There was a time when DEC were the 600 pound gorilla of their corner
of the forest. They made new and exciting and interesting and leading
edge products. Who can forget the world beating PDP11 family? (Most
people probably :-( ).

I have walked through a PDP?12? - not a PDP11 superset but an analog
processing orientated scientific experimental version of the PDP8.
Came in two small-room sized cubes in the engineering lab. You
literally opened one of the two doors, one per room, and walked
inside. Try that with your ThinkPad. Played my 1st ever computer game
on it ("Space War" ) THAT was exciting. All two ships and a few 'eggs"
of it. Many a happy hour.

DEC's assimilation by Compaq was a sad day.

Opinions may vary re the once giant killing "fastest personal computer
in the world, Intel 80286 based ..." Compaq's assimilation by HP.

Saddest of all without a doubt was the once proud giant killing
innovating technically daring masters of the universe HP's
assimilation by HP. Shame. The dark side assimilated the light side
and even the escape-pod (open the pod bay door, HAL*) spin off of a
shadow of the real HP under a psedonym didn't save enough.

Whatever.
Back to work here ....
Deadline now looming very very large.

** Maybe a compromise - HAL international Business Machines.



           Russell

* Did you know that what you find if you move all the letters of "HAL"
one along the alphabet was intended by Clark? **

*** Gaggles - yep - Wang Integrated Image System.
Hmmm 1982 :-)
Memory seems to be working still - Core!













2007\10\16@033600 by Vitaliy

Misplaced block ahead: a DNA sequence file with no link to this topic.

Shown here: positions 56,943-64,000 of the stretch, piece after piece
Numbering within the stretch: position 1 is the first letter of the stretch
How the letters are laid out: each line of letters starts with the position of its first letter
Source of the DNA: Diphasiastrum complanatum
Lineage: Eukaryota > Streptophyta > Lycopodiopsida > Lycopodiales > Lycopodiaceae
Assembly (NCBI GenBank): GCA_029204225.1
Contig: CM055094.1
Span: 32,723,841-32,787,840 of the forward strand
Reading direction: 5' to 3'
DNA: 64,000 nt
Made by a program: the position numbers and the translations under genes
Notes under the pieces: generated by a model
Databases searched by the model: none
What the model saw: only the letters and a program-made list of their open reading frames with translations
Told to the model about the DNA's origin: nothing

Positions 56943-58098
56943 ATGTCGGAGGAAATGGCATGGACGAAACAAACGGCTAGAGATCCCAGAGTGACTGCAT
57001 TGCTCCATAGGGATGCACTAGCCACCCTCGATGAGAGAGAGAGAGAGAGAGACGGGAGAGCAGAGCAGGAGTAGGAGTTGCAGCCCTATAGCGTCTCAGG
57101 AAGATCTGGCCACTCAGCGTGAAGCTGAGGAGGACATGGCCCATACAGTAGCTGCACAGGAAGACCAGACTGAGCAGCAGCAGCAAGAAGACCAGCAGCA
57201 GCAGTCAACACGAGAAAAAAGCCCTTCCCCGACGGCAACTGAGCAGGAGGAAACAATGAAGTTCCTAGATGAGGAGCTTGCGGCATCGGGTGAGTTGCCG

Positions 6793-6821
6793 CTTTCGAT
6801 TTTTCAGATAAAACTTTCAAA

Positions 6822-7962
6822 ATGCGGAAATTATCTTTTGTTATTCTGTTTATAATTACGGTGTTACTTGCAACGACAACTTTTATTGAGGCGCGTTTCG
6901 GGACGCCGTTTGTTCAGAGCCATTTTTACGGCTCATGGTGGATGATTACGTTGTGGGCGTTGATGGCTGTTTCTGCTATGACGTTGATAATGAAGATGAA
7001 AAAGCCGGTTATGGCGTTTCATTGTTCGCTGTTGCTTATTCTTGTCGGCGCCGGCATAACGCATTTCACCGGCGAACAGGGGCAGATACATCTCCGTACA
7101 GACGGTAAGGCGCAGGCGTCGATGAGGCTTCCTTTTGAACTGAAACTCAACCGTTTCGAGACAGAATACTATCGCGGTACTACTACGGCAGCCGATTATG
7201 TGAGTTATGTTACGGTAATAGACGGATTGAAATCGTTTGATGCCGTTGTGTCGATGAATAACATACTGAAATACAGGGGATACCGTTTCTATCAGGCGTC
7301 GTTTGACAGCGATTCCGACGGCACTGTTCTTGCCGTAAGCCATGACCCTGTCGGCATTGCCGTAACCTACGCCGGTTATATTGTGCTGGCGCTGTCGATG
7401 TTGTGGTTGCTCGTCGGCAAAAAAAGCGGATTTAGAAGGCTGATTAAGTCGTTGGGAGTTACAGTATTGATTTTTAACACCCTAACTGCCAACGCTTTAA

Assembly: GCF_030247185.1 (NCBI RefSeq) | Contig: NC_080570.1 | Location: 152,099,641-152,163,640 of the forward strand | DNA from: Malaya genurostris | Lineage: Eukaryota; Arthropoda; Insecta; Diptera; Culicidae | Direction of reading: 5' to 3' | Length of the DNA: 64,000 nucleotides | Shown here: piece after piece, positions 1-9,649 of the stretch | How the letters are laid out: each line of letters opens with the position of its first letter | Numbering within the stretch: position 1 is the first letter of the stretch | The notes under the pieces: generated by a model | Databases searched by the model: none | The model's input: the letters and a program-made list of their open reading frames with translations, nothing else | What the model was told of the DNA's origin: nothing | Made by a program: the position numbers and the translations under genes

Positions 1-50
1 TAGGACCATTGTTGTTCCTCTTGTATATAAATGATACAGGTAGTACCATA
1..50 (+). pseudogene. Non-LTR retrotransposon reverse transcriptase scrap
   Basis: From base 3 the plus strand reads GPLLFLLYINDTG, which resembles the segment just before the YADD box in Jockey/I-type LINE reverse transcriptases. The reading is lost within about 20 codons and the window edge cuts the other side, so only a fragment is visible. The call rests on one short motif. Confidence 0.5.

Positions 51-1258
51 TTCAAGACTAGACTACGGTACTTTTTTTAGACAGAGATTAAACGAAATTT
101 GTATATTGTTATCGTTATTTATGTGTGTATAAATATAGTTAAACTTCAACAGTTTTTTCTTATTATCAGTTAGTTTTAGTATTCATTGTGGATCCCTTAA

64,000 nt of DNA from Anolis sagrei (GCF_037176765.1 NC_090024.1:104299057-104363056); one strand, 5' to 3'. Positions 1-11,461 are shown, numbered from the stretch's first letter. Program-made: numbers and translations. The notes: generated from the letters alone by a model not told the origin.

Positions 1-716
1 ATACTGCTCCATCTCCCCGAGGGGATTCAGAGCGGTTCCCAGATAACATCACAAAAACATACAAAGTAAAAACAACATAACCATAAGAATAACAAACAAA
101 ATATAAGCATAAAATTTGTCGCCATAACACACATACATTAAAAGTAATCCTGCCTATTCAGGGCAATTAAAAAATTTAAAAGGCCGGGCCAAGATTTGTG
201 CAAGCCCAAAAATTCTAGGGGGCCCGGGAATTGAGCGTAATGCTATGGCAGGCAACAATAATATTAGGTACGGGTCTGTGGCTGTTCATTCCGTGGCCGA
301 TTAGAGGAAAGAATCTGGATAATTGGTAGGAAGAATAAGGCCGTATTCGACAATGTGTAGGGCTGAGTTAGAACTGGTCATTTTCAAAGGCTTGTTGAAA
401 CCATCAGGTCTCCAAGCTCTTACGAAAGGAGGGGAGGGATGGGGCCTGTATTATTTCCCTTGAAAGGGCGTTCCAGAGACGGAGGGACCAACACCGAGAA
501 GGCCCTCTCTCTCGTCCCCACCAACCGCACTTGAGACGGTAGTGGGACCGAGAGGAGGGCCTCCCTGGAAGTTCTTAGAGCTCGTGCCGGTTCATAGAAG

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We just got an invitation in the mail this morning, to attend Tektronix's
seminar on October 30th (it's local).

When we were looking for a scope two years ago, theirs was the best fit for
what we needed cost/performance-wise.

Not all buyouts are bad, at least they're not suspending the seminars. :)

2007\10\16@093011 by William Couture

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On 10/15/07, Bob Blick <.....bbblickKILLspamspam.....sbcglobal.net> wrote:

> "the marriage of Tektronix's top technology with
> Danaher's manufacturing efficiency"
>
> oops, there goes the neighborhood. Wall Street seems
> to be happy with the news.

I used to work for a small company (Accu-Sort) that was
bought out by Danaher.

Then the corporate evil and managment stupidity started.

I found another job.  I was not alone.

Bill

--
Psst...  Hey, you... Buddy...  Want a kitten?  straycatblues.petfinder.org

2007\10\16@130353 by Marcel Duchamp

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William Couture wrote:
> On 10/15/07, Bob Blick <EraseMEbbblickspam_OUTspamTakeThisOuTsbcglobal.net> wrote:
>
>> "the marriage of Tektronix's top technology with
>> Danaher's manufacturing efficiency"
>>
>> oops, there goes the neighborhood. Wall Street seems
>> to be happy with the news.
>
> I used to work for a small company (Accu-Sort) that was
> bought out by Danaher.
>
> Then the corporate evil and managment stupidity started.
>
> I found another job.  I was not alone.
>
> Bill
>

I work at a small company that once sold products to a company that was
bought out by Danaher.  Overnight, they instituted a "pay no sooner than
90 days" policy.

Overnight, we instituted a "ship no product before a check arrives"